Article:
Date: January 2, 1989
Location: Sugar Bowl, Louisiana Superdome, New Orleans, Louisiana
Opponent: No. 7 Auburn Tigers
Each team went 10-1 in the regular season, missing out on the national championship game because of their respective losses, the Tigers to LSU by one point, 7-6 and Florida State in their opening game against Miami, 31-0.
The two teams had been accustomed to each other over the last few years, playing four times from 1983-1987. After winning the first three matches the Tigers had been embarrassed, 34-6, in Jordan-Hare Stadium by Florida State the previous season, adding a little bit more intrigue into an already high-stakes game.
Heading into the contest, Auburn had the best defense in the country giving up just 7.2 points per game. They were led by Tracy Rocker, who won the Outland Trophy and the Lombardi Award that season. The FSU offense on the other hand was averaging 40 points a game (fifth in the country) and showcased a Bowden-led team that embodied the high-risk=high-reward philosophy. Florida State’s Deion Sanders had won the Jim Thorpe Award as the nation’s top defensive back that season, and also led the country in punt returns.
FSU’s opening 84-yard touchdown drive looked promising for the ’Noles, but the rest of the night was riddled with mistakes on both sides. The Tigers turned the ball over four times in the first half alone and committed costly personal fouls. The Seminoles responded by only capitalizing on the turnovers with a pair of field goals jumping ahead 13-0. In the late second quarter, Auburn quarterback Reggie Slack connected with tight end Walter Reeves after Sanders followed a fake pitch and left his zone uncovered. Sanders recovered in time only to be carried across the goal line allowing Auburn to record their first points on the board.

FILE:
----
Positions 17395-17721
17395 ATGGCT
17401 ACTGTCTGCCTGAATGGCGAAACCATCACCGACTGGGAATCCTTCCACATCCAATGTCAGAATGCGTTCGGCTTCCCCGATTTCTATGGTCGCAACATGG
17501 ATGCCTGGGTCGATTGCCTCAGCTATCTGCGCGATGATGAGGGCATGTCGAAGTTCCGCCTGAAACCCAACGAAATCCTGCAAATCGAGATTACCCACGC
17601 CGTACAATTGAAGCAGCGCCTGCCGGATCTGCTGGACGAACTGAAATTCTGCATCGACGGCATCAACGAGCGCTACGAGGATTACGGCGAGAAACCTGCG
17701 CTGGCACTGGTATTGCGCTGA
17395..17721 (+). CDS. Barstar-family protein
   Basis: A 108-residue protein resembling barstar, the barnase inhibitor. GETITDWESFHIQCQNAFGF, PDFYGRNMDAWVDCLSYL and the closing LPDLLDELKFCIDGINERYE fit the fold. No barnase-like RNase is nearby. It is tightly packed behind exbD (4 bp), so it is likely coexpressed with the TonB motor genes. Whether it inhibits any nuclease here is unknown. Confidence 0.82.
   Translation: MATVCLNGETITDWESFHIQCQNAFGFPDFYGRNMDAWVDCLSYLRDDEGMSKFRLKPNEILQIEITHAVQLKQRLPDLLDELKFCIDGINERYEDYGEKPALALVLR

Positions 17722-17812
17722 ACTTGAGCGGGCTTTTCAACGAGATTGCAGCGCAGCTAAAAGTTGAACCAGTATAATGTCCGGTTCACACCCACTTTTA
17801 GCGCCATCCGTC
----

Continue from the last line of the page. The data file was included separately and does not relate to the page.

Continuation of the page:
The second half was scoreless. The Tigers trailed 13-7, but FSU continued to make errors. During the third quarter Florida State had a 69-yard touchdown pass called back for holding and in the fourth, the Seminoles lost another scoring chance when they fumbled and lost the ball on third-and-goal from the 1.
In an interview a few weeks before the game, Deion Sanders speculated about the bowl game, saying “It’s going to be close, it’s going to come right down to the end. I see a big play by Prime Time making the difference.”
That. It. Did.
As the Tigers looked to score in the last five seconds of the game on what would have been a game winning touchdown, Sanders intercepted the pass Slack intended for Auburn wide receiver Lawyer Tillman and sealed the win for the Seminoles.
In post-game interviews, the three reflected on the final play of the game:
“I shook Deion at the line of scrimmage,” Tillman said. “I thought I left him behind.”
“I thought it was six points,” Slack said. “To be honest, I was stunned.”
“I was tired from being on the field so long,” Sanders said, “but there is no quarterback who can pick on me.”
For the second time in as many seasons, Sanders picked off an Auburn quarterback in the fourth quarter, and Prime Time finished his Seminole career on the perfect note.